Permit data as of March 2022 indicates a total of 2,800 housing units were added in designated urban villages, representing 40% of all new housing in Bellingham since 2006.
“Keeping that perspective in mind is certainly beneficial when it comes to thinking about how we manage our growth overall,” Lyon said.
Voice of experience elsewhere
As it grows in population and density, Bellingham can look at Seattle for one example of urban forestry management in fully developed areas.
According to Seattle’s 2020 Urban Forest Management Plan, the Green Cities Research Alliance estimated that “the replacement value of Seattle’s existing urban forest (the cost to re-plant trees and nurture them to their current size) is close to $5 billion.”
To support the urban forest through Seattle’s redevelopment, Brennon Staley, strategic advisor for the Office and Planning and Community Development, said there will be requirements that incentivize the preservation of existing trees or require tree planting on streets and properties.
But as Seattle, like Bellingham, works to provide housing opportunities across the city, Staley said a trade-off is inevitable.
“When new development happens, in the short term, it definitely decreases the canopy cover on-site, but then it also results in the planting of a lot of new trees,” Staley said. “Over time, that creates the potential for getting back to canopy cover that we used to have.”
Staley said development in Seattle is a clear win in terms of natural resources and sustainability, as greater density in the city prevents urban sprawl.
“Within Seattle, it becomes a lot more complicated; obviously as you accommodate more housing in the city, there’s just less space for tree planting,” Staley said. “But there’s a lot of things you can do to make sure that that space you do have is well used.”
Planning with nature in mind
As a former architect and urban designer, Feerer suggested Bellingham could apply nature-integrated design in new developments and urban neighborhoods, with areas designed to respond to the needs of their communities including access to nature. Examples might include green roofs and designs that provide sunlight and supporting structures for plants.
As yet, Feerer said, “there just hasn’t been the kind of encouragement much to make that happen here. We’re hopeful, again, that [Bellingham’s] Urban Forestry Management Plan can help point the way to some of that, and if somehow it doesn’t, we’ll do our best to pave the way towards that.”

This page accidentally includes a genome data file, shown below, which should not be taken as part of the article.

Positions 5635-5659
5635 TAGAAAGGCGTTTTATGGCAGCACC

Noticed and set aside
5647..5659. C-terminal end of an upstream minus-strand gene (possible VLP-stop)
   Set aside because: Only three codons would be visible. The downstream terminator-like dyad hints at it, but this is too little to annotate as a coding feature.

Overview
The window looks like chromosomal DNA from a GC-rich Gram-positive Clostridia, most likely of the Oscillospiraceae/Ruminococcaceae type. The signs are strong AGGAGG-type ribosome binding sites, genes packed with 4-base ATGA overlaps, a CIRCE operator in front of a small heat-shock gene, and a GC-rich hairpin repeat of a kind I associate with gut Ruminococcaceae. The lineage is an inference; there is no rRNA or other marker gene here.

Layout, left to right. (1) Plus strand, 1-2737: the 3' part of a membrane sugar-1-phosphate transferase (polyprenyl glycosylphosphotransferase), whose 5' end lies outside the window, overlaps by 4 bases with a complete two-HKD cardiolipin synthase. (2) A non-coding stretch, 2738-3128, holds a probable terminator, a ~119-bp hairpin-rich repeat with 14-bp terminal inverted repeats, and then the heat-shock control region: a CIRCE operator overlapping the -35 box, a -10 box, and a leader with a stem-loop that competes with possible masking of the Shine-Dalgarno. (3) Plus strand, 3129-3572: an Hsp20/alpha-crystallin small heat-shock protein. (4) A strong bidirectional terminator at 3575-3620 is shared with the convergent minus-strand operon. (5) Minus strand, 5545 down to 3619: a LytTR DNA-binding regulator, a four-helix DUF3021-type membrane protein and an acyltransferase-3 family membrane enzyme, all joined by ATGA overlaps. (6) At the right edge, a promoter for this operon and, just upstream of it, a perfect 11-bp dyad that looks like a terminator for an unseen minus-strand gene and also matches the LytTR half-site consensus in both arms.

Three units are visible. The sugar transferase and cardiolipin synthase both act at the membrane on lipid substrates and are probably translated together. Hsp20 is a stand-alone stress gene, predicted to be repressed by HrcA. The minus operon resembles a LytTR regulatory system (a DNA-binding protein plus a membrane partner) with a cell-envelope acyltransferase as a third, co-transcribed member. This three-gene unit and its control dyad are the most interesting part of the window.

Staley said the High Point neighborhood in Seattle, redeveloped in its entirety, is a good example of that concept at work.
“Because of the work they did to preserve trees and plant new ones, [the neighborhood] has more canopy today than it did 10 years ago when that development happened,” Staley said.
The equity factor
In Seattle, the issue of tree equity in neighborhoods around the city is a big part of the commission’s work. While the city’s overall canopy cover is 28%, “there are certain areas of the city that have much less than 20% canopy,” said Patti Bakker, coordinator for Seattle’s Urban Forestry Commission. The City is aiming for at least 30% citywide.
For Bellingham, Burns said the canopy change analysis included an equity analysis that showed lower canopy coverage in areas with denser development.
“Equitable access to forest benefits is an important Bellingham community value incorporated into the Urban Forestry Management Plan process,” Burns said. “As part of developing the plan, staff and consultants will evaluate ways to increase equity.”
Feerer said a neighborhood-by-neighborhood analysis in Bellingham shows considerable disparity among neighborhoods in tree canopy coverage. Sunnyland, at 14% and City Center, at 10%, had much lower canopy per the 2018 analysis than South (73%) and Samish (66%).
With weather events like flooding, torrential rains and extreme heat becoming more common, Feerer said these disparities are impacting the environment and residents.
“The urban neighborhoods that are lacking trees are really feeling it on both sides of the seasons because they don’t have that buffering that trees do,” Feerer said.
While the City works on its plan, and as the planting season passes, Feerer said the Whatcom Million Trees Project will focus on preservation and maintenance, such as removing English ivy from trees around the city to save them from disease.
By organizing work parties and getting people to engage with their trees and the environment, the nonprofit has gathered around 600 volunteers since its inception two years ago.
“Sure we’re doing a lot of tree work but underneath that, on a deeper level, I think we’re building up hope and empowering people through hands-on action,” Feerer said.
In her poem “The Snow Pearls,” early Bellingham author Ella Higginson — Washington’s poet laureate in 1931 — described the Pacific Northwest as a place where “every fir tree flashes out like a tall gilded spire.”
With modern-day challenges ahead of the region, cities will have to find ways to preserve that heritage for all to benefit.
— Reported by Clifford Heberden